Still with two years left on his rookie contract, Hackenberg will be subject to waivers.
The Raiders agreed on May 22 to send a conditional 2019 seventh-round pick to the Jets for Hackenberg. The 23-year-old took minimal reps during organized team activities as the Raiders' fourth-stringer behind Derek Carr, Connor Cook and EJ Manuel.
--The contract of Denver Broncos defensive tackle Clinton McDonald was restructured, with the base salary dropped from $3 million to $1 million.
According to ESPN, McDonald's contract -- a two-year, $7 million deal he signed in March as a free agent -- required him to pass a June 11 physical in order to guarantee all $3 million of his base salary.
The 31-year-old had shoulder surgery earlier this offseason, and Tuesday's news likely means he remains unable to pass a physical. McDonald can still make up the $2 million trim to his base salary through weekly roster bonuses pertaining to his status on the 53-man roster and whether or not he is active on game days, per ESPN.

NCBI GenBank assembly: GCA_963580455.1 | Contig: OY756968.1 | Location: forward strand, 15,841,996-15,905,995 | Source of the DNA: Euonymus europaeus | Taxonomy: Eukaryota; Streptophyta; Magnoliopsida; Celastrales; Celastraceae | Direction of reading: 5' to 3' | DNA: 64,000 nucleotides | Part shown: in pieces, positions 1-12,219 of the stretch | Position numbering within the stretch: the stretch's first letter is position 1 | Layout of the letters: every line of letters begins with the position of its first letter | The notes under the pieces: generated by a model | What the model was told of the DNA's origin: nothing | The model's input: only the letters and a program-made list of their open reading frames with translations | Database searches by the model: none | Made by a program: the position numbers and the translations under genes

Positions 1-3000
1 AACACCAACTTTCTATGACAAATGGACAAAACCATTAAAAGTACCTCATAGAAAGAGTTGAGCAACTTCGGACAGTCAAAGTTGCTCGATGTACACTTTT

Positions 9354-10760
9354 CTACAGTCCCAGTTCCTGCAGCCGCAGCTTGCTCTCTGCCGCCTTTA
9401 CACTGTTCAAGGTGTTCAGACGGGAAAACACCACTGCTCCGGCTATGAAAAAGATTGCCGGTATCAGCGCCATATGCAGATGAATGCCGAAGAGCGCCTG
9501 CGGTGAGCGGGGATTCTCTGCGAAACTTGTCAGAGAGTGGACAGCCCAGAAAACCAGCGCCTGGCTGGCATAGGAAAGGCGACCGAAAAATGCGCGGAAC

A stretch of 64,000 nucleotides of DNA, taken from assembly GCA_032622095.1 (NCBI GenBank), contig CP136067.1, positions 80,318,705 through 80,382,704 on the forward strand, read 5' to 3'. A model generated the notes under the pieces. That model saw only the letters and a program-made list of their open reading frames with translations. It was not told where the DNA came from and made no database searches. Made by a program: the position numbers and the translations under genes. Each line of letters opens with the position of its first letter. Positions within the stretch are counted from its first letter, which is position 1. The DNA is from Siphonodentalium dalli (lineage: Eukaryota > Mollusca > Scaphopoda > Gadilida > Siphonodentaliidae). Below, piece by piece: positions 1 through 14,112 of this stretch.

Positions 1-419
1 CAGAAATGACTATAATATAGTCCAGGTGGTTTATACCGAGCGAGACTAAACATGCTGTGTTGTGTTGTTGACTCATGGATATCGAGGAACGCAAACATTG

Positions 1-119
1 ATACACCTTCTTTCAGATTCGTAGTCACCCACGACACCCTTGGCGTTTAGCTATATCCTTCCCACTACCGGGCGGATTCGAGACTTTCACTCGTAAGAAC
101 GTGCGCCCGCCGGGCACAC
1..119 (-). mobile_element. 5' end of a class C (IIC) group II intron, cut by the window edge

--A jury ordered the Los Angeles Rams to pay former NFL running back Reggie Bush $12.45 million on Tuesday in a lawsuit stemming from an injury Bush sustained at the Rams' stadium in St. Louis in 2015, according to the St. Louis Post-Dispatch.
Per the Post-Dispatch, the jury awarded Bush $4.95 million in compensatory damages and $7.5 million in punitive damages after finding the then-St. Louis Rams 100 percent liable.
"I'm very happy with the verdict," Bush told the Post-Dispatch. "The people spoke and decided very fairly."
--For the second consecutive year, Cleveland Browns cornerback Howard Wilson will miss the season with a knee injury after sustaining a torn left patellar tendon, the team announced.
A fourth-round pick out of Houston in 2017, Wilson fractured his kneecap on the first day of rookie camp last May, requiring surgery that kept him out of his entire rookie campaign. It is unclear if the injuries are related.
--Browns wide receiver Josh Gordon wasn't shy when asked about the potential of a receivers group that also includes newly acquired Jarvis Landry.
"I think we're the best receiving corps in the league, in my opinion, already," Gordon told reporters after practice at Berea, Ohio. "Just based off of talent alone. You put in the playbook and some guys that are hungry enough to go do it, hopefully we go show and prove that."
--Field Level Media